That's My Whisky!

That's My Whisky!

Part 3 – Turning plant into whisky

Production | 14 Jul 2017 | Issue 145 | By Chris Middleton

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In the last issue, we completed construction planning of the distillery. Now we'll look at producing spirit or, new make in malt whisky vernacular, before it spends time in a cask to become whisky legally. During construction, you've probably started conducting test batches of yeast strains against a range of malting specifications. You may have begun assessing regional grain cultivars to amplify your product's provenance. Every year new barley hybrids are released. These add differing malting parameters and kilning styles, plus with more than a thousand proprietary yeast hybrids to experiment with, the opportunities to produce small variances in flavour are endless. It is an exciting flavour playground where you may discover your distillery's sensory point of difference. Put distillation and wood maturation in the mix, and it's a huge adult playground. There are more than 400 flavour compounds in malt whisky.

Think of them as keys on the piano where an infinite variety of melodies await discovery. Established distilleries have built their house flavour style by ensuring their distillate uses the same fermenting processes, same still shapes and distillation techniques, even wood programmes and maturation conditions. Throw in wood finishing, and you've got even more tunes and flavour harmonies to rift with. It takes time to find your stride, so start your search systemically to find your flavour profile. The research and development process is more about what you don't want - elimination. By focusing on your desired flavour course, you'll start to shape the whisky that one day could make you famous. Your business strategy may not even require you to brew your wash, preferring to contract a local brewery to supply it in bulk for distilling. If you're making Bourbon or rye whiskies, you've probably formulated your mash bill recipe or replicating a traditional formula you hold in high esteem. You've probably determined a direction for your desired wood policy, or charring level if using new wood, to deliver your idealised whisky flavour profile. You'll need to have contracts and supply agreements with maltsters, yeast suppliers, cooperages, or cask wholesalers. It is prudent to have alternate sources to manage vagaries of cost, competitive demands and possible disruptions to the supply chain. The next few years you'll be devoted to distilling and laying down inventory for maturation. Production brings a new set of management skills that needs to be quickly mastered. Including a business culture dedicated to pursuing continuous improvements in quality, efficiency, innovation and bettering your competitive difference.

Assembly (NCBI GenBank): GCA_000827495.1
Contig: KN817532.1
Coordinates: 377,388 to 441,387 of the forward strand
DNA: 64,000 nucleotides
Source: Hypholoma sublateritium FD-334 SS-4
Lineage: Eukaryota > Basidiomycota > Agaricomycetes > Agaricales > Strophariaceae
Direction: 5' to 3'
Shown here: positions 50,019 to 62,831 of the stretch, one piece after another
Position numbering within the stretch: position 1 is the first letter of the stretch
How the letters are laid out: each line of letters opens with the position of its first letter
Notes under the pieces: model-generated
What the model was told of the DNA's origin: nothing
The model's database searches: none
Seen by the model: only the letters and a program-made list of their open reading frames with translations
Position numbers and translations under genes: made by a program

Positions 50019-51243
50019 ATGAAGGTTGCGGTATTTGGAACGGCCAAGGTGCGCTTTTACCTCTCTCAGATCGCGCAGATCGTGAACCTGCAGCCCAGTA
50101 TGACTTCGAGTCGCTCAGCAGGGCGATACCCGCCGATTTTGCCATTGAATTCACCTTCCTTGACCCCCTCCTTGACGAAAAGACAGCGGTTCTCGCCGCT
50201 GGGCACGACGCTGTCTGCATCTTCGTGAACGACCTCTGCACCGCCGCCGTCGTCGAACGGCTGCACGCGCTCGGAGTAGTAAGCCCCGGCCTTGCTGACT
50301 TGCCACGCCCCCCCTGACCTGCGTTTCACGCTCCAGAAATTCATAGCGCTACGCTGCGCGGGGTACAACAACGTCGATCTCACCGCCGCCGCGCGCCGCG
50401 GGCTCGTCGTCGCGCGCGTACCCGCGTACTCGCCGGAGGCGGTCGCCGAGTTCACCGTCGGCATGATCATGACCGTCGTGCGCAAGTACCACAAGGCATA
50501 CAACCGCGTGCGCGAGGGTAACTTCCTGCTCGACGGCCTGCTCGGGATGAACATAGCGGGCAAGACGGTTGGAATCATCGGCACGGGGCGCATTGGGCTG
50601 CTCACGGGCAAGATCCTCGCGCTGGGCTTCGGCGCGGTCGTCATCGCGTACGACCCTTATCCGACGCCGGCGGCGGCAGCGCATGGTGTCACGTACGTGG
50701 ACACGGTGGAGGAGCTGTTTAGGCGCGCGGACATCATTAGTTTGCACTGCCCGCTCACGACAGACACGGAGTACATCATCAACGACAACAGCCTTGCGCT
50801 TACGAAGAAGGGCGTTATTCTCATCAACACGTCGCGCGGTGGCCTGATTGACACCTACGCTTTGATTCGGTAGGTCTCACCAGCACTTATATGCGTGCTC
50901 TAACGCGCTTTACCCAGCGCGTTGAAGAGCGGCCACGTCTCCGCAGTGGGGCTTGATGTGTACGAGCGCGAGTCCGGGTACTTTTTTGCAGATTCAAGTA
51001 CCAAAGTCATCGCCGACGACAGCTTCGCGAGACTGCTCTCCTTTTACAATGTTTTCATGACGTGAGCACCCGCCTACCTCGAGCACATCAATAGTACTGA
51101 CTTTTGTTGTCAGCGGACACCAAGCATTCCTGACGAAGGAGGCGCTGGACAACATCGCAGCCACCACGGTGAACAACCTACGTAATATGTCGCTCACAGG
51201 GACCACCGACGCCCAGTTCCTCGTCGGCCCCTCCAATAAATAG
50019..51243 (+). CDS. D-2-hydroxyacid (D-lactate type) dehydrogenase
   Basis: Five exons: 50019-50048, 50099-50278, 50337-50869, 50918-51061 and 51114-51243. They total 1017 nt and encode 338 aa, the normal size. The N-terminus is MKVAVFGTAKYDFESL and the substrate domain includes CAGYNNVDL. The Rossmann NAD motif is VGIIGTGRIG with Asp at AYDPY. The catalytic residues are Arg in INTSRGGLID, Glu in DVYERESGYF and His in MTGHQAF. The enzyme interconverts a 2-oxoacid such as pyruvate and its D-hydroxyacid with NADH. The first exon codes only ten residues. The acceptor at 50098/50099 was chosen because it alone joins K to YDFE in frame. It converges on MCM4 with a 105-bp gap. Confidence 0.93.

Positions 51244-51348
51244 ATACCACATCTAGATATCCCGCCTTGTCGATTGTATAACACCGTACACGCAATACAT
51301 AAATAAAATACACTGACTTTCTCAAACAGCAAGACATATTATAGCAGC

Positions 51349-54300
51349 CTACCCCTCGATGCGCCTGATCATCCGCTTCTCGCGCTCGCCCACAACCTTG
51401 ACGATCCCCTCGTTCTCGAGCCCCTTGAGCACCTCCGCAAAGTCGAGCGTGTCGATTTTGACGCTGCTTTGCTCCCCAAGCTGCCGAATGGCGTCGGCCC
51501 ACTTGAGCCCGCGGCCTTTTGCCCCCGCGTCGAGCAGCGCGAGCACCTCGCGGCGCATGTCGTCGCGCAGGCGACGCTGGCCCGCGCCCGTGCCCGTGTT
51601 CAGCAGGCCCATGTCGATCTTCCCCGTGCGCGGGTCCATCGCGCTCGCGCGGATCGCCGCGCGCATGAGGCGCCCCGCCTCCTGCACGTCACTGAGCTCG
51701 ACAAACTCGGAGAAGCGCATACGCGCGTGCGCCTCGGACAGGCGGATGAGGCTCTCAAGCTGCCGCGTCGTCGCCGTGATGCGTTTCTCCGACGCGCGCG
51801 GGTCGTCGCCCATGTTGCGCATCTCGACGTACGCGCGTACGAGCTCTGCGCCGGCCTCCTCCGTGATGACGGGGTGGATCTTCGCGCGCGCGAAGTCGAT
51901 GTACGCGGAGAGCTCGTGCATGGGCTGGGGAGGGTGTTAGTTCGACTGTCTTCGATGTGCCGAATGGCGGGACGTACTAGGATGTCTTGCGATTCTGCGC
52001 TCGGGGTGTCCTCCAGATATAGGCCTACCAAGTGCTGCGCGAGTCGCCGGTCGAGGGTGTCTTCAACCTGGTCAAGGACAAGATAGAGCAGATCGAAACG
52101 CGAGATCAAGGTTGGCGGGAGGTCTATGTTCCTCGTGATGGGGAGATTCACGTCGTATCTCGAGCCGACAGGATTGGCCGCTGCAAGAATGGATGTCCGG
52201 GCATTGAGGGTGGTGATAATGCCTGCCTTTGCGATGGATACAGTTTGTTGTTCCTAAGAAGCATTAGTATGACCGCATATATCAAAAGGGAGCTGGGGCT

Financial runway

Your business plan will have forecast sufficient working capital to produce whisky spirit for some years and being able to lay it down for years of maturation. Your production plan may include contingencies to generate immediate cash flow from ready-to-sell white spirits: vodka, schnapps, even unaged spirit (the oxymoron 'moonshine' as you must pay excise), or compounded spirits like gin and liqueurs. If you have a licensed bar and tourist facilities, your marketing plan will be to attract foot traffic to sell branded spirits, conduct tastings, offer food, tours and merchandising. Your business plan may have a short term objective sourcing second party whisky to sell under your label while your whisky matures.

Many start-ups fail to adequately factor into their business planning the working capital requirements to underwrite years of production and market introduction expenses. The four production centres that can adversely impact on your cost of goods (COGs) are: production economies, packaging materials, proof and to market costs. Managing your production economies requires focusing on raw material costs, alcoholic yields to effluent disposal and energy usage. Each component and stage require careful benchmarking for quality and measurement. As an example, an important metric that impacts on COGs is the litres of pure alcohol per tonne of malted barley. Large distilleries achieve levels more than 450LPA, if you are less than 300 this needs attention, to improve yield without jeopardising quality.

Seek distinctiveness

If your distillery is the only one in town, this may be your commercial advantage. If a competitor arrives, you'll need to claim first or the original. Meaningful consumer points of difference could be your historical uniqueness, unusual packaging, a variety of grain, etc. Ideally, it's best to have a small point of difference so you can build your brand strategy and stories tactics.

Wood policy